Bloody Sunday Inquiry hears evidence suggesting deliberate "shoot-to-kill" policy by British Army
20 April 2000
Before the inquiry into "Bloody Sunday" adjourned last week, it heard evidence suggesting that the British Army had followed a deliberate “shoot-to-kill” policy. The Saville inquiry, now adjourned until May 8, concerns the events of January 30, 1972 in Derry (Londonderry), when British soldiers from the 1st Parachute Regiment opened fire on a civil rights march called to protest anti-Catholic discrimination in Northern Ireland. Thirteen demonstrators were killed on the spot, and 17 were wounded, one of whom died later in hospital.
That day's events have been subjected to a cover-up by the British establishment ever since, but the British government acceded to a fresh hearing in order to secure Sinn Fein support for the May 1998 Good Friday Agreement, aimed at ending paramilitary conflict in Northern Ireland. The Saville inquiry, based in Derry, is expected to take two years to complete.
The concluding remarks of tribunal counsel, Mr. Christopher Clarke QC, centred on establishing the circumstances surrounding the shooting of the first victims: Damien Donaghy, then 15 years old, and John Johnston, 59. Establishing the course of events before the Paratroops entered the Catholic Bogside area was crucial with respect to allegations that the shootings were part of a pre-planned military operation aimed at intimidating and crushing the civil rights movement.
The inquiry has heard evidence that then Conservative Prime Minister Edward Heath had been warned three months before Bloody Sunday that "it may become imperative to go into the Bogside and root out the terrorists and the hooligans", and that the Army's second-in-command in Northern Ireland suggested that it might become necessary, after giving clear warnings, to shoot riot ringleaders in order to restore law and order in Londonderry.
However, Clarke claimed that "there is at present no evidence to support this". "It is of course possible for plans to be hatched in secret and kept out of documents that are themselves secret," Clarke continued, but “No indication is to be found, or has yet been found of the existence, fulfilment or non-fulfilment of any such plan."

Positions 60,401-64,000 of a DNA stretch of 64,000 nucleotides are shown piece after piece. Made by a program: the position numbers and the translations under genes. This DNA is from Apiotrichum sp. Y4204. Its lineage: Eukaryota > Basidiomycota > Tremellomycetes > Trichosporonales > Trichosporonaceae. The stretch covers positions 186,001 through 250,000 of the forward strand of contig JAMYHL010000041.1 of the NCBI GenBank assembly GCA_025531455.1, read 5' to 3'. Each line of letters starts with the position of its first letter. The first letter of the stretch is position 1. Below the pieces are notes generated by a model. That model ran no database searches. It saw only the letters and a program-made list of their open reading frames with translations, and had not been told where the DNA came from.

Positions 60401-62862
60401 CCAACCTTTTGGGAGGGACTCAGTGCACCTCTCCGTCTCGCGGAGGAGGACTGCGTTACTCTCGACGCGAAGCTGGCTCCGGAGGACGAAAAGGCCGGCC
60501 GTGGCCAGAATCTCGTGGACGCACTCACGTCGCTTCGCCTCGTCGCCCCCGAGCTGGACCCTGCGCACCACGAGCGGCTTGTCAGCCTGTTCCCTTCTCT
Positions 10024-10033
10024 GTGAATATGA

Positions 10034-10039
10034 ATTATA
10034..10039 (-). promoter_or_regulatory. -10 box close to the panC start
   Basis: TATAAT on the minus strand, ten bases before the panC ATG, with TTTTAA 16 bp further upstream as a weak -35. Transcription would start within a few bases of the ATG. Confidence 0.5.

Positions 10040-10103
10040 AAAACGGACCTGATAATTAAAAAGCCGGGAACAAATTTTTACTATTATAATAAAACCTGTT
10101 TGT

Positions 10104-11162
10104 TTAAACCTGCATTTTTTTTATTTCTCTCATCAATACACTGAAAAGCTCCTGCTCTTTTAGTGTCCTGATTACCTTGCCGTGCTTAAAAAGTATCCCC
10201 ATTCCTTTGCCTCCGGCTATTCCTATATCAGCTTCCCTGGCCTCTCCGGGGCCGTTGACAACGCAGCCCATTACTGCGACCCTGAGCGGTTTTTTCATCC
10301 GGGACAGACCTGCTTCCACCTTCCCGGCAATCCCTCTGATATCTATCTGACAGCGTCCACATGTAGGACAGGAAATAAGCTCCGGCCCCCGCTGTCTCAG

Clarke concentrated on presenting alternative scenarios for the killings—mostly focusing on the tension and bravado of individual soldiers who feared attack, “increasing[ly] feeling that forces of disorder were on the verge of victory over the forces of civilisation." This contention is at odds with the evidence presented to the inquiry.
The hearing heard that preparations had begun to move 1 Para from Belfast to Londonderry the day before the march. This was despite reservations about their use by senior officers, such as Royal Ulster Constabulary (RUC) commander Frank Lagan, who feared that a confrontation between the 12,000-strong march and security forces would "shatter such peace as is left in the city, create intense violence and remove the last vestige of moderate goodwill".
1 Para is one of Britain's top elite military forces and is used for specialised security operations. Clarke said that it had been suggested that as "one of the roughest and toughest units" in the army, they were "quite unsuitable" to carry out arrest operations during a riot. He noted that evidence concerning 1 Para's equipment showed "a use of lethal weaponry justifiable in time of war but not otherwise", but referred to notes of orders issued by the commanding officer, Lt. Col Derek Wilford, before the rally stating that the aim of the operation was to "arrest max. no. of rioters".